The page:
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Post-colonialism, geo-politics and architectural heritage in Arctic coal mining towns

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10:00 AM, Mardi 30 Août 2022 (20 minutes)

This project focuses on the unique geo-political and postcolonial situationality in two very different coal mining towns in the Arctic, Longyearben and Pyramiden. These towns serve as case studies applicable to thinking through industrial heritage, re-imagining coal mining towns and envisioning how sustainable development and preservation could occur in the North. Most notably, these Arctic mining towns represent specific variations of how architectural heritage, economic development and geo-politics have produced a particular type, and more specifically, types that now serve greater military and geo-political importance, shaped by an unfolding narrative driven by climate change. How nation states reckon with their complicity in colonialism is often a very localized issue tied to very fragile imaginaries that heritage and preservation policies fail to comprehend. In unpacking UNESCO’s expansion into the Arctic, specifically, and Svalbard and Pyramiden, specifically, I draw upon current work being done on the ground across a number of disciplines in relationship to the unique treaty-based geopolitical positionality of Svalbard as a state of exception.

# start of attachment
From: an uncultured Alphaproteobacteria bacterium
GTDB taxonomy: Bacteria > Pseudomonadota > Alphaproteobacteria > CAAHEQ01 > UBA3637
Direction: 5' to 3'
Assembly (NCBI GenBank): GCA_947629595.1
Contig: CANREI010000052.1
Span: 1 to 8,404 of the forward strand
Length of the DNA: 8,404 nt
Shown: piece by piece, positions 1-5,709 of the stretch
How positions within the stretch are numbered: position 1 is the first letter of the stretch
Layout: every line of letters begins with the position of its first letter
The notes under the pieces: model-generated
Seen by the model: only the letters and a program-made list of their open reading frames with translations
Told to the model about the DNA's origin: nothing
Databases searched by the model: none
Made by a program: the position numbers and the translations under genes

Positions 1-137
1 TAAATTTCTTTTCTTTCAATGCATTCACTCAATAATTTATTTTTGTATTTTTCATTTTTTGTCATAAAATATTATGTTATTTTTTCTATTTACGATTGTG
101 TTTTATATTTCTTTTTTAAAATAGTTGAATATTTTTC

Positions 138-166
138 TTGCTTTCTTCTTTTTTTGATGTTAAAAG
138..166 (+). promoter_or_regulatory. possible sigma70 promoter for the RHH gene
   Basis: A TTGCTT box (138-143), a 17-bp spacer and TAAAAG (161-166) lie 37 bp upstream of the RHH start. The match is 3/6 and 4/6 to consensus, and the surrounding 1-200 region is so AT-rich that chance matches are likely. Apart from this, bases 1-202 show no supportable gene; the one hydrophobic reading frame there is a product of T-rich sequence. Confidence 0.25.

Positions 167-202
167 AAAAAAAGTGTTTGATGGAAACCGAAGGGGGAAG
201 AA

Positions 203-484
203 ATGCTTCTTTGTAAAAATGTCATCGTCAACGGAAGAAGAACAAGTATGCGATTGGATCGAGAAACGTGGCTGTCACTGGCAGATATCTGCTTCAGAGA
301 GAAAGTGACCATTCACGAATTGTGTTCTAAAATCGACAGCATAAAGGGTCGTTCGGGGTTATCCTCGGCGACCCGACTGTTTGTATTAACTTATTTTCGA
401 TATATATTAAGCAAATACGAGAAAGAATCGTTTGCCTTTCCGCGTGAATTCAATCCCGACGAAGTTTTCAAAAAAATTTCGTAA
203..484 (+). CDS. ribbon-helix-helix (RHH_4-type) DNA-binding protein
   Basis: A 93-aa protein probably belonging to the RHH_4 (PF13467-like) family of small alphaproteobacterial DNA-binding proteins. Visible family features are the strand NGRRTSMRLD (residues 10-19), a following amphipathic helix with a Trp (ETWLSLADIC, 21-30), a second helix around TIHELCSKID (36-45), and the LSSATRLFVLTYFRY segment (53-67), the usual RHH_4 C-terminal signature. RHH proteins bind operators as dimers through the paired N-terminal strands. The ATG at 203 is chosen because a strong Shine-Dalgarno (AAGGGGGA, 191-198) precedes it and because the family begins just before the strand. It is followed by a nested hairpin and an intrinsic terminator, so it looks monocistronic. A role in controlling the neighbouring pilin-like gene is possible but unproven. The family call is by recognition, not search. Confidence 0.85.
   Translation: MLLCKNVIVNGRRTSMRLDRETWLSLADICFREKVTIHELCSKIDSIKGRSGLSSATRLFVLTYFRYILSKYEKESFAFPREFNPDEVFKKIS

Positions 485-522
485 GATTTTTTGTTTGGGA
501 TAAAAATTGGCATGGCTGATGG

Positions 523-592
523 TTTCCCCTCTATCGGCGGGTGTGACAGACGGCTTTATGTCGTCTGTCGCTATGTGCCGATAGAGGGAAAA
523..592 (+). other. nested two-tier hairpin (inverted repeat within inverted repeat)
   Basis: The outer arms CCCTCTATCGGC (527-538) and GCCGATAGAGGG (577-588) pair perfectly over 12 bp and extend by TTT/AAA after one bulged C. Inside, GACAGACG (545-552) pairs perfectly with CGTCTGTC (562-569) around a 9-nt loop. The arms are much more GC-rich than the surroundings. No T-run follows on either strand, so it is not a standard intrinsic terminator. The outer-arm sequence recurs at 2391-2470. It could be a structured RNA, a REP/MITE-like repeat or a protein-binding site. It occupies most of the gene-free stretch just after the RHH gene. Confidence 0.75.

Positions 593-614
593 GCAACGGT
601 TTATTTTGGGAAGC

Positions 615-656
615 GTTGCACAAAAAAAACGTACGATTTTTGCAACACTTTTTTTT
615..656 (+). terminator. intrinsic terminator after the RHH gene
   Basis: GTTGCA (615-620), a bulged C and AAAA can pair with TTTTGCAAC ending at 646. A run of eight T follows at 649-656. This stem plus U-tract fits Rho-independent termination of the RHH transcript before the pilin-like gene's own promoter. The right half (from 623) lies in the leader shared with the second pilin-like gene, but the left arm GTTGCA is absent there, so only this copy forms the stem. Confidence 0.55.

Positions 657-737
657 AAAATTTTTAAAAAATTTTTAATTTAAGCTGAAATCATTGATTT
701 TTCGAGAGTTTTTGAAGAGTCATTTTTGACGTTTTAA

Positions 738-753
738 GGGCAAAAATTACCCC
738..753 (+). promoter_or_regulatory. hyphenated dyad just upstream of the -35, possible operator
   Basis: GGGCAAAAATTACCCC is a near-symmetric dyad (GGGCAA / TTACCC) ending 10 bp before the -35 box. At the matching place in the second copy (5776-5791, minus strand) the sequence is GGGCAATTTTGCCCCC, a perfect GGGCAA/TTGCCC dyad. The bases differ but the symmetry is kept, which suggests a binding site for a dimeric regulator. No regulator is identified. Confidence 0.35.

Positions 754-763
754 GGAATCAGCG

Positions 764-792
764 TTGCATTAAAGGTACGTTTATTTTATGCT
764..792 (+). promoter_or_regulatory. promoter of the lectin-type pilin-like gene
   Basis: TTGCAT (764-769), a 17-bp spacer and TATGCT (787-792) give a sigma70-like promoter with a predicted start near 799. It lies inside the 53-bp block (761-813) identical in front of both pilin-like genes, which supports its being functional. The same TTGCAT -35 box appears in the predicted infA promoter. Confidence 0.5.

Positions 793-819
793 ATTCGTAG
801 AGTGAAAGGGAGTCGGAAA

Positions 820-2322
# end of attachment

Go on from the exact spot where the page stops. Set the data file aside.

"The exceptionalism of the Arctic, then may lay not only in its frigid weather, or its geophysical specificity that challenges the norms of international law, as in what, from the perspective of southern capitals, is its inaccessibility. As a space that will always remain distant (and different), the Arctic is arguably not a frontier but a colony: not a space to which distant states and their populations expand but a space that they colonize so as to benefit the metropole." (Steinberg, et. al, 65)

Who owns the Arctic will continue to be a very difficult question. This call for papers notes that aside from “studies or monographs of individual towns that populate the literature, no reference framework exists that would allow for their analysis” and calls for “their preservation as built environments as a whole.” By looking at the historical and spatial factors that link mining company towns to networks and meanings that transcend regions, countries and borders, especially in terms of urban planning and placemaking, These company towns and their adaptation within their particular contexts will be analyzed and theorized as models.


Eric Nay


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